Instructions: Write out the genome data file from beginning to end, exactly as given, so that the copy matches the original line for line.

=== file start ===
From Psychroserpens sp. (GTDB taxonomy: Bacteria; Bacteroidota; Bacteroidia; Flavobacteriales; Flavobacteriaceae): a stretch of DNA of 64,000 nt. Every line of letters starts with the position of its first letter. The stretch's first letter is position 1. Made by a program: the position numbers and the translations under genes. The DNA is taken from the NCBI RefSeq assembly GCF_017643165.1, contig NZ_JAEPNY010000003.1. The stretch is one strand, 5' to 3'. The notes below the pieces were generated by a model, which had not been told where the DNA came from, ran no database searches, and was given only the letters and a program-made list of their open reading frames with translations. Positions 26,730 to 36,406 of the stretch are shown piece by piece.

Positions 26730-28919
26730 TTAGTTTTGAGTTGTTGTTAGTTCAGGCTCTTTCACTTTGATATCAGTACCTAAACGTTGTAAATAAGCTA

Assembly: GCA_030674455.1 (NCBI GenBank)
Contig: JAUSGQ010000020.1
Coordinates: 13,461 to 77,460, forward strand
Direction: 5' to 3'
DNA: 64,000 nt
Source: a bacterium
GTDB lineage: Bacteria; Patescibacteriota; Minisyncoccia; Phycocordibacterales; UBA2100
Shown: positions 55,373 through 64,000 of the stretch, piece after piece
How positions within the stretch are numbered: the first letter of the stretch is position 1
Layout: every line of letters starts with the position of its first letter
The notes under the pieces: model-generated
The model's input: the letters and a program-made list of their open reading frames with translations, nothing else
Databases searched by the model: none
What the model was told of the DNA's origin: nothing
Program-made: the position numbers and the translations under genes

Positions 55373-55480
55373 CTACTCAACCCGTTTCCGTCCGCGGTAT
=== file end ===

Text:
From Psychroserpens sp. (GTDB taxonomy: Bacteria; Bacteroidota; Bacteroidia; Flavobacteriales; Flavobacteriaceae): a stretch of DNA of 64,000 nt. Every line of letters starts with the position of its first letter. The stretch's first letter is position 1. Made by a program: the position numbers and the translations under genes. The DNA is taken from the NCBI RefSeq assembly GCF_017643165.1, contig NZ_JAEPNY010000003.1. The stretch is one strand, 5' to 3'. The notes below the pieces were generated by a model, which had not been told where the DNA came from, ran no database searches, and was given only the letters and a program-made list of their open reading frames with translations. Positions 26,730 to 36,406 of the stretch are shown piece by piece.

Positions 26730-28919
26730 TTAGTTTTGAGTTGTTGTTAGTTCAGGCTCTTTCACTTTGATATCAGTACCTAAACGTTGTAAATAAGCTA

Assembly: GCA_030674455.1 (NCBI GenBank)
Contig: JAUSGQ010000020.1
Coordinates: 13,461 to 77,460, forward strand
Direction: 5' to 3'
DNA: 64,000 nt
Source: a bacterium
GTDB lineage: Bacteria; Patescibacteriota; Minisyncoccia; Phycocordibacterales; UBA2100
Shown: positions 55,373 through 64,000 of the stretch, piece after piece
How positions within the stretch are numbered: the first letter of the stretch is position 1
Layout: every line of letters starts with the position of its first letter
The notes under the pieces: model-generated
The model's input: the letters and a program-made list of their open reading frames with translations, nothing else
Databases searched by the model: none
What the model was told of the DNA's origin: nothing
Program-made: the position numbers and the translations under genes

Positions 55373-55480
55373 CTACTCAACCCGTTTCCGTCCGCGGTAT